Qiurui Du is an artist from Beijing, China and is currently based in New York City. Having grown up in an artistic family his love of art grew tremendously. Queer identity and life experience give Qiurui a unique point of views and inspirations in art. As an introverted person, he expressed all his emotions and ideas through colors and images, and he believes art is a way to tell stories. In Qiurui’s work, he deconstructs his inner fears, love, and Chinese pop cultures, and the subject matter in Qiurui’s artworks is also inspired by his surroundings as well as daily experiences within the social framework. He creates corny scenarios with bright colors and flat images to bring the viewers into an illusionary dimension, where reality and imagination have been combined. In the Qiurui’s recent solo exhibition “A Bizarre World” (May, 2018), he has explored his childhood memories in his hometown Beijing with the particular attention to the social conflict and pop cultures that were influenced by China’s tremendous development and used acrylic to create a colorful imaginary world with black senses of humor to address the social issues, such as environmental problems, the conflict between poor and rich, and traditional Chinese lifestyle in Modern Chinese society.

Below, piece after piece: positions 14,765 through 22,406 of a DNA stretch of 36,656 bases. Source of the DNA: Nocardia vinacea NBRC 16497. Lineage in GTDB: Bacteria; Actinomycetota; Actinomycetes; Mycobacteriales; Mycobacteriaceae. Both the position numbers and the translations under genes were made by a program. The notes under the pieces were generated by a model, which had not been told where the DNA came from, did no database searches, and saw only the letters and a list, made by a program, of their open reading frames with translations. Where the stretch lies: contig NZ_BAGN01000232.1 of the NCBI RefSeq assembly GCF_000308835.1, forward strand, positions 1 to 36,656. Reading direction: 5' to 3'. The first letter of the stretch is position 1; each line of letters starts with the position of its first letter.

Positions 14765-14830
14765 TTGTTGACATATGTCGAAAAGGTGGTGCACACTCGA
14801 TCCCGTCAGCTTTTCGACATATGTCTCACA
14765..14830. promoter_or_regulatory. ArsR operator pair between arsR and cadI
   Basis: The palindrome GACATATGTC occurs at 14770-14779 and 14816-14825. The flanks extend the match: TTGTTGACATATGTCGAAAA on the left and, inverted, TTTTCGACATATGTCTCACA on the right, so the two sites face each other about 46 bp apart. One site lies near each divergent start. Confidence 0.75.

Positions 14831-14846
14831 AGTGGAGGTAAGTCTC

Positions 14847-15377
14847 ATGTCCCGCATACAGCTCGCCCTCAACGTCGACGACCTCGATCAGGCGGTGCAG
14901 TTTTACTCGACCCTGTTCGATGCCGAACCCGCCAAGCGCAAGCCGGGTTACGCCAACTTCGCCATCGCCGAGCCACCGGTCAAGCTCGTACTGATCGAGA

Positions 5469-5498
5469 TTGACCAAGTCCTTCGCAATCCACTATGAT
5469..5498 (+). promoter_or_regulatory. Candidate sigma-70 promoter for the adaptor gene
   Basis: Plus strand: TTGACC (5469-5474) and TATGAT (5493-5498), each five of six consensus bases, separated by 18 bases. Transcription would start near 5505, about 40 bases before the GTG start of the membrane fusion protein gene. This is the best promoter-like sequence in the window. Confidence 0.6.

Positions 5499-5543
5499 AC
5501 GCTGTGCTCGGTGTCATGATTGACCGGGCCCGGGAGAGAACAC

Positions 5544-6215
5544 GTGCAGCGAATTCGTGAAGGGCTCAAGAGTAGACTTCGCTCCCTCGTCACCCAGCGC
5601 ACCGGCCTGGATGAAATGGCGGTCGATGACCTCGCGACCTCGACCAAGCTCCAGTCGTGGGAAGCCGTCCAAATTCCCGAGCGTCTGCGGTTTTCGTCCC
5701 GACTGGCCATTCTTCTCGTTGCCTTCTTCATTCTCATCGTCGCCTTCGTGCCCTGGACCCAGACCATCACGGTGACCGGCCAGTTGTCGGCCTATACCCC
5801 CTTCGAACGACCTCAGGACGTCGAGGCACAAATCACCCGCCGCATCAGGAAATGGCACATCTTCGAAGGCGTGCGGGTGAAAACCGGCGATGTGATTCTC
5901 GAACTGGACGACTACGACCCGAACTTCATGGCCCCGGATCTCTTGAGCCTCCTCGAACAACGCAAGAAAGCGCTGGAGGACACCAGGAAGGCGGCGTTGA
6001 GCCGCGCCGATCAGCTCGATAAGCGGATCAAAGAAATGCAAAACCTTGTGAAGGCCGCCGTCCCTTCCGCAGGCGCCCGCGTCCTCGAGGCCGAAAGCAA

The series of paintings "The Adventure Of Dama Wang" is inspired by my childhood memories with my grandmother. My grandmother liked to take a walk with me after dinner every day. It was like an adventure because every day we could see different people and discover exciting events in the city. In the artwork, I have explored my childhood memories with the particular attention to the social conflict. The character - an old lady with a purple cloth and big hair is a representation of a group of middle-aged Chinese women who rushed to purchase gold and stocks as an investment without thinking. They were also profoundly influenced by Chinese tradition, willing to serve in the household and concerned about daily expenses in a developing society. Through the character's eyes, she sees a " Pengci" ( It is a Chinese term referring to the practice of scam such as being hit by a car intentionally for money ), characters from Nothern Chinese Nianhua, and people who enjoy their happy hour. The corny scenarios with bright colors, characters, in which are inspired by people I saw in Chinese memes and pop culture, and flat images bring the audiences into an illusionary dimension, where reality and imagination have been combined. It is a satire and a celebration of modern Chinese society.